Trade Groups Speak Up Ahead of Brexit Vote
Thursday's vote to decide the future of the United Kingdom's membership in the European Union has a variety of industry bodies speaking up, both for and against the move. The vote could have significant ramifications on the global economy, groups on both sides say.
Ultimately, the United Kingdom’s decision to exit the European Union, known as the Brexit, rests in the hands of voters—who vote on the issue on Thursday.
But trade groups both inside and outside the country have been speaking up about the potential effects of the vote, which is too close to predict. Among those speaking up:
Large businesses strongly opposed to Brexit. The Brexit has found opposition particularly from large corporations worried about the effect on the global economy. The Wall Street Journal notes that firms such as Rolls-Royce, Novartis AG, and Nestlé have opposed severing the relationship, warning that doing so could make certain regulatory processes more complicated. On Monday, the Society of Motor Manufacturers and Traders noted that more than three-quarters of its member companies oppose the Brexit. “The UK motor industry has today restated its view that staying in the European Union is best for its business and best for British jobs, just days ahead of the referendum on the UK’s membership of the EU,” the group said in a news release.
Foreign trade group warns of broad impact. The European Union was created in an effort to bring about easier trade and interactions between the continent’s many governments. And an industry group representing one of the EU’s largest countries warns that trade will be harder to come by if the Brexit occurs. The Federation of German Wholesale, Foreign Trade and Services noted Tuesday that German exports would likely fall if the referendum succeeds. “Brexit leads to insecurity and a loss of trust over the years. This is poison for the economy in the U.K. and in all of Europe,” said the group’s president, Anton F. Börner, in comments to MarketWatch.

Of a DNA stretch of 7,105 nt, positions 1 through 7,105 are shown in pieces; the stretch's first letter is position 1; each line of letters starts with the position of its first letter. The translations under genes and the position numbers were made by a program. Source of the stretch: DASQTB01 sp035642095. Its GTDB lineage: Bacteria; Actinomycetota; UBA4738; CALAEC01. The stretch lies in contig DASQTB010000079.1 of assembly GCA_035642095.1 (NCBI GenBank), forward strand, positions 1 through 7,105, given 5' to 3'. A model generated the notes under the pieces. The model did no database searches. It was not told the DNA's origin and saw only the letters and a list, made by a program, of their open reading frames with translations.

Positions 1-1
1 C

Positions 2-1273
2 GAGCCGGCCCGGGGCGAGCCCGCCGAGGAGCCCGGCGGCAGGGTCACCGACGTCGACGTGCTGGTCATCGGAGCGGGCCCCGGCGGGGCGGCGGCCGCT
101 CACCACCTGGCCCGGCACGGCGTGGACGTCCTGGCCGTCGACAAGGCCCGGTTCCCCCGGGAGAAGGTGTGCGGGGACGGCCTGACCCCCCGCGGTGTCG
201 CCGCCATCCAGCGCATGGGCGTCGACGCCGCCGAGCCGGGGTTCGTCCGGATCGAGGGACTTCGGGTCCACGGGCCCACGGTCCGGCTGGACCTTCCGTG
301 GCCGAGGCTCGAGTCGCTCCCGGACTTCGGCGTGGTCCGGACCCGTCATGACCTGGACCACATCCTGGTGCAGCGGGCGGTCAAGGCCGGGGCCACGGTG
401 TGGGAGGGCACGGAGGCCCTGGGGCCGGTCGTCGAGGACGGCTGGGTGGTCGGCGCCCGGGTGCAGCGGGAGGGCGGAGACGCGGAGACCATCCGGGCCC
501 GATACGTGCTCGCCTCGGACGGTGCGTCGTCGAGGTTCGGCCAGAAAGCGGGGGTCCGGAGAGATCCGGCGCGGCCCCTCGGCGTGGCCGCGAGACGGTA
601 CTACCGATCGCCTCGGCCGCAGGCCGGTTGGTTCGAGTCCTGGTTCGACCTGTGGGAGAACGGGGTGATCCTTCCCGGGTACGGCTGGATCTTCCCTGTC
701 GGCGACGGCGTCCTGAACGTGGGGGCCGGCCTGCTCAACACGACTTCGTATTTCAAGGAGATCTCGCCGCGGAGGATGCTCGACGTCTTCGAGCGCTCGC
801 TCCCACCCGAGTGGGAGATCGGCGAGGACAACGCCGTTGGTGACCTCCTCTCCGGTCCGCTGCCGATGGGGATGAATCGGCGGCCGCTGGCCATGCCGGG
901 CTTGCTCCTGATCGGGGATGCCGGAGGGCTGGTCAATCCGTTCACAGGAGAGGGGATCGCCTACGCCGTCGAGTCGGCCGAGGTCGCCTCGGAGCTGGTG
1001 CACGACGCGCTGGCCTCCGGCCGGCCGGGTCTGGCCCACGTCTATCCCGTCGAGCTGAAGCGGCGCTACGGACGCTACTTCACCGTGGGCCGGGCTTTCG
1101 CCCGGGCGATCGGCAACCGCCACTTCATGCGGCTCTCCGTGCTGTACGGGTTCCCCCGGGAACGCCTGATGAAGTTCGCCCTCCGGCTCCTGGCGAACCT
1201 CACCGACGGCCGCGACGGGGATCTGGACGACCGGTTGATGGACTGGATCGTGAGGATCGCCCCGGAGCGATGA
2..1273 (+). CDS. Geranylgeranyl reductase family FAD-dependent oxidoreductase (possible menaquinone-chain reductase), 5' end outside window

A groundswell of support among U.K. small businesses. Larger companies may be strongly opposed to the exit, but smaller business more directly affected by EU regulations tend to be more supportive of the move. The issue has caused some heartache for the British Chambers of Commerce: In March, the group’s director-general, John Longworth, resigned after his public support of an EU exit caused scandal; but the group has also released polls in recent months showing that nearly 40 percent of its members support such an exit, though more than half say that it’s better to remain.
Scientists deeply opposed to Brexit. A recent letter written by the Royal Society at the University of Cambridge and sent to the editor of The Times [subscription] strongly spoke against leaving the European Union, and that opinion is particularly strong among the science community as a whole. According to a recent poll’s results, published in Nature in March, more than 80 percent of responding British scientists were against the Brexit. The MIT Technology Review noted that much of the country’s scientific funding comes from the EU.
Gold traders keep it cool despite risks. The price of gold has been going a little crazy in the days ahead of the Brexit vote, but while the vote has some experts concerned, others are a little less wary. In Thailand, for example, the country’s Gold Traders Association says that it believes the vote would have a limited effect on the price of gold. “Even if Britain decides to leave the EU, which would definitely boost gold prices, I don’t think prices would go through the ceiling of $1,350 because rising supply will cool down demand from those investors who shift to save havens,” association president Jitti Tangsithphakdi told The Bangkok Post.
A balloon highlighting a pro-Brexit slogan. (Neil Hall/Reuters)